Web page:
The Horizons Regional Council's issues with nutrient leaching requirements in its One Plan are frightening and sad, it says.
Councillors voted unanimously at a meeting yesterday to investigate changes that cover intensive farming and nutrient leeching, in particular nitrogen.
The decision was made following an Environment Court ruling which said nitrogen limits must be enforced.
The council was taken to court by Fish and Game and the Environmental Defence society over mismanagement of the One Plan in relation to resource consent applications last year.
The council argued there was a blip in the system: when the One Plan was adopted in 2007, about 80 percent of farms would have got consent, but as Overseer - the software used to track nutrient management - was updated, the numbers became unworkable.
If farmers and market gardeners had to meet the nitrogen reduction requirements under the current One Plan, most would go out of business.
Instead, the 180 dairy farmers and 20 market gardeners who have applied for consents will continue their operations, unauthorised.
The council was quickly trying to work out a new consent process that would work.
Federated Farmers Tararua president Neil Filer said farmers were in limbo, but it was a relief that the council had agreed to investigate changes.
"When the Overseer version changed, which was an unforseen thing in the regulations, that basically flipped the whole thing on its head.
"Basically 90 to 95 percent of farms now have no chance of making the allowances Horizons have given us, and we all have to shut our farms down or come up with a new plan," he said.
Twenty percent of the region's entire dairying area had reduced nitrogen leaching by about nine percent, he said.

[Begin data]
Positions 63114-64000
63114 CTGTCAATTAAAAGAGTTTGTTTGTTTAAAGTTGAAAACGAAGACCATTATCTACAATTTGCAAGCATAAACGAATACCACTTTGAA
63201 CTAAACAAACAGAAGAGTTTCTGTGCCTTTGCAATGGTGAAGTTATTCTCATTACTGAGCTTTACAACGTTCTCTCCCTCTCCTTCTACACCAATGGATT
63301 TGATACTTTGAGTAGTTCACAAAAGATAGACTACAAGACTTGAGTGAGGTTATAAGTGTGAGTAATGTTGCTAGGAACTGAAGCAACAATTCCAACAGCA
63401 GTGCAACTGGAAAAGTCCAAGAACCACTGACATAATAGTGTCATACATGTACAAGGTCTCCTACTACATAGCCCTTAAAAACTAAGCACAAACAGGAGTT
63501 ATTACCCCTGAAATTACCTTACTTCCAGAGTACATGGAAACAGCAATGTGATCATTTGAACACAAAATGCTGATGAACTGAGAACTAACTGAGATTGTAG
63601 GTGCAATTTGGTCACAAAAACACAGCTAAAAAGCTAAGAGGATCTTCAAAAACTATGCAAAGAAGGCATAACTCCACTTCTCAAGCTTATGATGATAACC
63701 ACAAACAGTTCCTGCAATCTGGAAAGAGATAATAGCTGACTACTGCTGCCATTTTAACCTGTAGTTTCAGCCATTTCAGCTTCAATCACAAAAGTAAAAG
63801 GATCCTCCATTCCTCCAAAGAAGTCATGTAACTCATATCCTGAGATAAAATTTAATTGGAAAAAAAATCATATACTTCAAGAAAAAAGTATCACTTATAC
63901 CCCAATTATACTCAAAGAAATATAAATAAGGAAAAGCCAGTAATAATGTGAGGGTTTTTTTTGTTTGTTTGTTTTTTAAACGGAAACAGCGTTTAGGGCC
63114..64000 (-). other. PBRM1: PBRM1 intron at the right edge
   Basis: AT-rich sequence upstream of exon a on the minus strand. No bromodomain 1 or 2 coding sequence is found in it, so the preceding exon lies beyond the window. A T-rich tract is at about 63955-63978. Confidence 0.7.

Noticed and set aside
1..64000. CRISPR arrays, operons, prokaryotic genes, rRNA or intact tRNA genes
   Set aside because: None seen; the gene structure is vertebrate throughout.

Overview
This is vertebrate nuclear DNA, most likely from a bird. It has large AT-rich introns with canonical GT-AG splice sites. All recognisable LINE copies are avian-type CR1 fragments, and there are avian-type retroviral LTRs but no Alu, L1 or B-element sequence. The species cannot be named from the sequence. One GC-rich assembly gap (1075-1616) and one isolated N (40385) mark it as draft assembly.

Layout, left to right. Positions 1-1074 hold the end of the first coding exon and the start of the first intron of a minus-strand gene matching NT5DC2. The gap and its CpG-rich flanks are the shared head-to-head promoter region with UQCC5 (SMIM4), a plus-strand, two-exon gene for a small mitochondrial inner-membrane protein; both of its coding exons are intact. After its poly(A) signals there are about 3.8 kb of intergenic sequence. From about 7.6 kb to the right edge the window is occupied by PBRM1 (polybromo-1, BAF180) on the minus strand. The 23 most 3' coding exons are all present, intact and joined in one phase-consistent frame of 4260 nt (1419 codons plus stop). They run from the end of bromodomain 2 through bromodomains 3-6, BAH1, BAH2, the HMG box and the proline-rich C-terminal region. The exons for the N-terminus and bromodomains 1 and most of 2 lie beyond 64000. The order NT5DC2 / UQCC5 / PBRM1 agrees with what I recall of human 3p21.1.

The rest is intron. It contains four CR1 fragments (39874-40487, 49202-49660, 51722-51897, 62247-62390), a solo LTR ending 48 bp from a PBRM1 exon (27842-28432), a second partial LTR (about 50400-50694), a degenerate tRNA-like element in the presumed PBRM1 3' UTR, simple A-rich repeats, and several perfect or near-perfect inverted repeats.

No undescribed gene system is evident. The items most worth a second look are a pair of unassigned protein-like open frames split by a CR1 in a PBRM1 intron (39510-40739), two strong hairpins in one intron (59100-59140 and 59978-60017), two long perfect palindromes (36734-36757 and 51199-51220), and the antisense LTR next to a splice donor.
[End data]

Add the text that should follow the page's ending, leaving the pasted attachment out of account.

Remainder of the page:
While it was estimated changes to the plan could take between two and four years, Horizons Regional Council chairman Bruce Gordan said the council was focused on finding an interim solution around consents.
"We're going to come back with suggested minor changes in the meantime, and try to negotiate that with Fish and Game and EDS who took us to court," he said.
He was hoping a solution may come out of a meeting between the three parties next Friday.
Farmers will remain in limbo until the council can create a path forward, he says.
"If someone's consent has just come up for renewal, there is no pathway forward at present time for us to process that consent.
"No matter what work they do, no matter what costs they go to, it's virtually impossible for existing farmers. For new farmers coming in, totally impossible.
"It's a very sad, frightening situation," he said.
The council has referred to it as a blip in the system, and said it would make necessary changes.
The regional council would not prosecuting people who could not meet the restrictions, he said, but they would be following up to make sure farmers were continuing the work they had agreed to in terms of reducing nitrogen leaching.